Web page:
THE BLACK WAR: FEAR, SEX AND RESISTANCE IN TASMANIA
By Dr Nicholas Clements University of Queensland $ 34.95
THIS is not the first book with the title Black War to deal with early colonists and native conflict in Van Diemen’s Land, culminating with the infamous Black Line of 1830.
The first Black War was published in 1948 and written by Clive Turnbull. Nonetheless, the modern author, Dr Nicholas Clements, has treated the subject with even- handedness and with full documentation.
Between 1824 and 1831, at least 218 colonists and about 600 Aborigines died violently in eastern Tasmania. The Black War, as it became known, was the most intense frontier conflict in Australia’s history.
This is first book by Launceston-based Clements, an honorary research associate in the School of Humanities at the University of Tasmania who said in the preface: “I cannot recall ever learning about the Black War when I attended high school in Tasmania in the mid 1990s.”
This being the case, he certainly answered his curiosity with his book. It is a very detailed account, but fittingly easy to read.
Much of it is harrowing, dealing with the tragedies both sides experienced during the confrontation. He starts by giving the background to 1830, providing the attitudes from both white and black, then the warfare, the Black Line and the war’s end.
The first confrontation happened in 1803 at Risdon Cove, which was controversial.
Clements passed over this episode rather quickly, saying it was “certainly not the primary catalyst for the Black War”.
He delves into great detail about how whites viewed the natives and vice versa, with many Tasmanians “considering white men to be ancestral spirits”.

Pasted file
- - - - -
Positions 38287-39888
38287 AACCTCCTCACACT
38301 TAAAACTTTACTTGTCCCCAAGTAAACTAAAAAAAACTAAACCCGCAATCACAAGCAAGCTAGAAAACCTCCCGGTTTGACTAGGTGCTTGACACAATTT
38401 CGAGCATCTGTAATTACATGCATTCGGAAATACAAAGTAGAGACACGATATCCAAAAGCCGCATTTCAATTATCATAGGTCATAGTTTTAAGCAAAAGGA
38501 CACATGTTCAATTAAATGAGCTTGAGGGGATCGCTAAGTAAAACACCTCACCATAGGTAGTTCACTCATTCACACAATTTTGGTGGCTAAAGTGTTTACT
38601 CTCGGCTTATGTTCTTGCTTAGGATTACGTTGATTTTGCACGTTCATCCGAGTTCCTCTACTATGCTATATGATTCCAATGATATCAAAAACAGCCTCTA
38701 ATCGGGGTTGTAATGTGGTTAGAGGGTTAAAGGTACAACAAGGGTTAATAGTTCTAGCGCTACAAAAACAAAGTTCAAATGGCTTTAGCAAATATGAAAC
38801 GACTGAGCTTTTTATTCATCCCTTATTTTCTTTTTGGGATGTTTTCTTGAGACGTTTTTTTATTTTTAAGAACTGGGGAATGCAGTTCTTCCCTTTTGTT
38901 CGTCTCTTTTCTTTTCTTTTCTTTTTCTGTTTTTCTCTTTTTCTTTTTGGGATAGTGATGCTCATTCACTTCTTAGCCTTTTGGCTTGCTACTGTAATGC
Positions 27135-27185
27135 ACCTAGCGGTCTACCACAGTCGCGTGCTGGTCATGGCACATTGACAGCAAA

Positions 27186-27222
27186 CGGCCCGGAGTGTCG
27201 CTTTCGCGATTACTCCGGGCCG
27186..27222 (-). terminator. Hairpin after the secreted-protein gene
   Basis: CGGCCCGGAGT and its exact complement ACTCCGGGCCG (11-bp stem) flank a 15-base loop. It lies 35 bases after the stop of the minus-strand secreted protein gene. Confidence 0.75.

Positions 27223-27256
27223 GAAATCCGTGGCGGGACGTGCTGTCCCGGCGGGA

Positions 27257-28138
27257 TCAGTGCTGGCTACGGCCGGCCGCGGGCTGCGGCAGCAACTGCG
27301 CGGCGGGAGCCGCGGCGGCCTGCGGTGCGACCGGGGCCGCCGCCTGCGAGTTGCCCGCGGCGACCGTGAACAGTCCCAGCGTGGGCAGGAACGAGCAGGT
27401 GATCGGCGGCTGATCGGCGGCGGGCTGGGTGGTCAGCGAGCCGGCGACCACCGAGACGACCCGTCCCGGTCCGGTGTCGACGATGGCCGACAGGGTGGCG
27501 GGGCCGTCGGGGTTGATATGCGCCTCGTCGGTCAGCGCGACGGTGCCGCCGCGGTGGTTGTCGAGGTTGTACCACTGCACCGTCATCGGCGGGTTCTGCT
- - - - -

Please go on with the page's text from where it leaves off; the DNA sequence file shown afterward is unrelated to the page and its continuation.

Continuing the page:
The natives soon learnt of the white man’s way – including their weapons. As settlers spread out, the threat to the Tasmanians became more apparent and, especially from 1824, the number of native attacks against settlers increased to the point where the whites experienced extreme terror and panic. Clements deals with the sensitive topic of genocide. Was the government guilty of genocide? Were the colonists? He has an interesting answer: “Whatever word we use, we must at least acknowledge the attitudes and circumstances that provided colonists to kill natives in Tasmania were very different from those typically associated with genocide.”
Things could not continue. Before the spring of 1830, blacks had killed or wounded at least 417 colonists so “decisive action” had to be taken, with Governor George Arthur organising the Black Line.
That was almost a complete failure. But the writing was on the wall and while attacks continued in 1831, the number of settlers grew and the number of natives lessened. The end was in sight.
The Black War will not please everyone, as the matter has become very political and sensitive. But he has treated it admirably and given an excellent exposure of an unfortunate episode in our history. I enjoyed the read.